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Old 04-22-2010, 02:21 PM   #1
chips11
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Choosing Linux dist - what is my system architecture?


I am trying to decide which version of Linux to install and in looking at differences I see that not all are suitable for all system architectures.
http://en.wikipedia.org/wiki/Compari...ecture_support

The 3 common ones seem to be IA-32, x86-64, IA-64

I am not sure where to find which one my laptop uses.

I have 2 laptops I am thinking of for linux, one is a Sony Vaio PCG 61111m and the other a Sony vaio VGN FE31Z.

Does it equate to the processor or something else?
 
Old 04-22-2010, 02:31 PM   #2
pixellany
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The main decision to be made is 64-bit vs 32-bit. You can look up your specs on sony website. OR: (In Windows) open "my Computer" and then system properties.

If you are in the tryout stage, note that 32-bit Linux will work on all of those archtitectures.
 
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Old 04-22-2010, 03:01 PM   #3
chips11
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system architecture

I look in system properties and on the sont site, but I cant see mention of if it is 32 or 64 bit, it says the processor speed and and disc space & ram etc, however I am pretty sure that my new laptop
Sony Vaio VPCCW1Z4E is 64bit and that my old VGNFE31Z is 32 bit.

I have googled system architecture, but must be tired because i cant get my head round it, but looking at download pages for dist their are usually just the 2 choices, 32 or 64, I think that Wikipedia comparison table blew my mind a bit....I didnt even realise there were so many different versions of Linux...
 
Old 04-22-2010, 04:16 PM   #4
rfernandez
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What's the machine's processor?
 
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Old 04-22-2010, 04:30 PM   #5
chips11
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processor

The new machine has an Intel Core 2 Duo (P7450) 2.13GHz 3MB (L2 Cache)

The older machine has an Intel core 2 duo T5600 1.83GHZ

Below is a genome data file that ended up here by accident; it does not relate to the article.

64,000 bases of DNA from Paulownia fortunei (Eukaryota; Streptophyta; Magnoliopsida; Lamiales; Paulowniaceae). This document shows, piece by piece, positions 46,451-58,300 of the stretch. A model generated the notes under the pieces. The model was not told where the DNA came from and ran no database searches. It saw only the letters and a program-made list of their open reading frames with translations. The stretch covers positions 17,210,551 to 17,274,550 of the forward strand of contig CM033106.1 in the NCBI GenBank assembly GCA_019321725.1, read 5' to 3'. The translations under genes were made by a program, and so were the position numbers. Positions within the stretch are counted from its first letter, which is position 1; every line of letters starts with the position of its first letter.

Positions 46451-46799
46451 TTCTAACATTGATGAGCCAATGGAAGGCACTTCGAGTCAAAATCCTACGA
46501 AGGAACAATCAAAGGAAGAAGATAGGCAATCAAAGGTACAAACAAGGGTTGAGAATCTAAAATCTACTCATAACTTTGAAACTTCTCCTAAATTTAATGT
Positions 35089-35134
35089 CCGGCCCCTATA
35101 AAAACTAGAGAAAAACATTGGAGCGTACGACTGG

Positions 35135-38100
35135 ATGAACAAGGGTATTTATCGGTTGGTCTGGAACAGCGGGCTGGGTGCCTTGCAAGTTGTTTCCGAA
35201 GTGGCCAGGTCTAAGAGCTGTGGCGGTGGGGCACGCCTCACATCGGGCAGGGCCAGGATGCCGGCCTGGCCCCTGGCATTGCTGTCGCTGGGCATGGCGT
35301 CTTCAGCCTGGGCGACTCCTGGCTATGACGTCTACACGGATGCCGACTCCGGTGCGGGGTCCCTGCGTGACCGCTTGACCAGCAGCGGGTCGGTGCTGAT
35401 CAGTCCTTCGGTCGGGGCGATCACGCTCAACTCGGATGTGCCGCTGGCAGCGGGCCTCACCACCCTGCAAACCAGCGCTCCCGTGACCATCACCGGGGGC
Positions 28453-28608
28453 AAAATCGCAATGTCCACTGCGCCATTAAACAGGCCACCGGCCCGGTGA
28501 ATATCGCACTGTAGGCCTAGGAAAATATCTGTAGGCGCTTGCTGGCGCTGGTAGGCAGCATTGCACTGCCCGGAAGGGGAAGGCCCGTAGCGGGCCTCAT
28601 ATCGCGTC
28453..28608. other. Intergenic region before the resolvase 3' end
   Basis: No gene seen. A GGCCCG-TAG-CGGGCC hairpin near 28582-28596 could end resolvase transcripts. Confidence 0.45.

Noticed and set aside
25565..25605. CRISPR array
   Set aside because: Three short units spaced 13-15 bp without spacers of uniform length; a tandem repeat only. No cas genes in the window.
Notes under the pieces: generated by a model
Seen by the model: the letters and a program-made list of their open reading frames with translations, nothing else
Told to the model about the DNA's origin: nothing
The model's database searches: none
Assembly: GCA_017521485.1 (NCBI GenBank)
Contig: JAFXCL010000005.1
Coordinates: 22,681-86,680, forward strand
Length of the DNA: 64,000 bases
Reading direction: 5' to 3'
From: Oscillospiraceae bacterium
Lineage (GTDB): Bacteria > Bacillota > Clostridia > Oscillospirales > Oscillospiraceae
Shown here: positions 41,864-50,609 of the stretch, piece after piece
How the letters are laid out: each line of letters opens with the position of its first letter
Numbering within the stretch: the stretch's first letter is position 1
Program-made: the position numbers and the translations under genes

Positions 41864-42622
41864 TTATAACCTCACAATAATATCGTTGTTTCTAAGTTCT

Last edited by chips11; 04-22-2010 at 04:33 PM.
 
Old 04-22-2010, 07:25 PM   #6
jefro
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I am sure you don't have an IA system.


You can try the x88-64's. But basically if you have less than 4 gig or ram you ought to just get x86 or sometimes called 586 or 686 distro's.

Good news is you should "try" linux before you install it. Almost every top distribution of linux offers a Live CD/DVD.

A live cd is a cd you download or buy. You boot the computer so that it boots to the cd/dvd. The linux will start up and run so that it resembles what you already know about windows type gui's.

You can also make live usb flash drives that are much faster.
 
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Old 04-22-2010, 08:01 PM   #7
johnsfine
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Quote:
Originally Posted by chips11 View Post
The new machine has an Intel Core 2 Duo (P7450) 2.13GHz 3MB (L2 Cache)

The older machine has an Intel core 2 duo T5600 1.83GHZ
Each of the T5600 and P7450 can run your choice of two architectures: IA-32 or X86_64. Neither can run IA-64.

IA-32 is the common 32 bit Linux architecture also known as X86 and often known by related architecture names, such a i686.

X86_64 is the common 64 bit Linux architecture also known as AMD64.

Linux supports many other architectures, several of which are 32 bit or 64 bit. But those two are so common now that if a distribution just gives you a two way choice of 32 bit or 64 bit, it means those two (IA-32 or X86_64).

Which of IA-32 or X86_64 would be better for you to choose is a complex question, and the answer isn't that important. They will do the same things, probably with only a slight difference in performance.
 
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Old 04-22-2010, 08:27 PM   #8
damgar
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If you aren't running 4 or more GB of RAM, there's probably no reason to install a 64 bit OS. There can be a slight performance gain in some istances when using 64 bits, but if you are intending the machine for casual use, or just for experimenting, and you have less that 4GB RAM, there is probably little reason to install a 64 bit OS.
 
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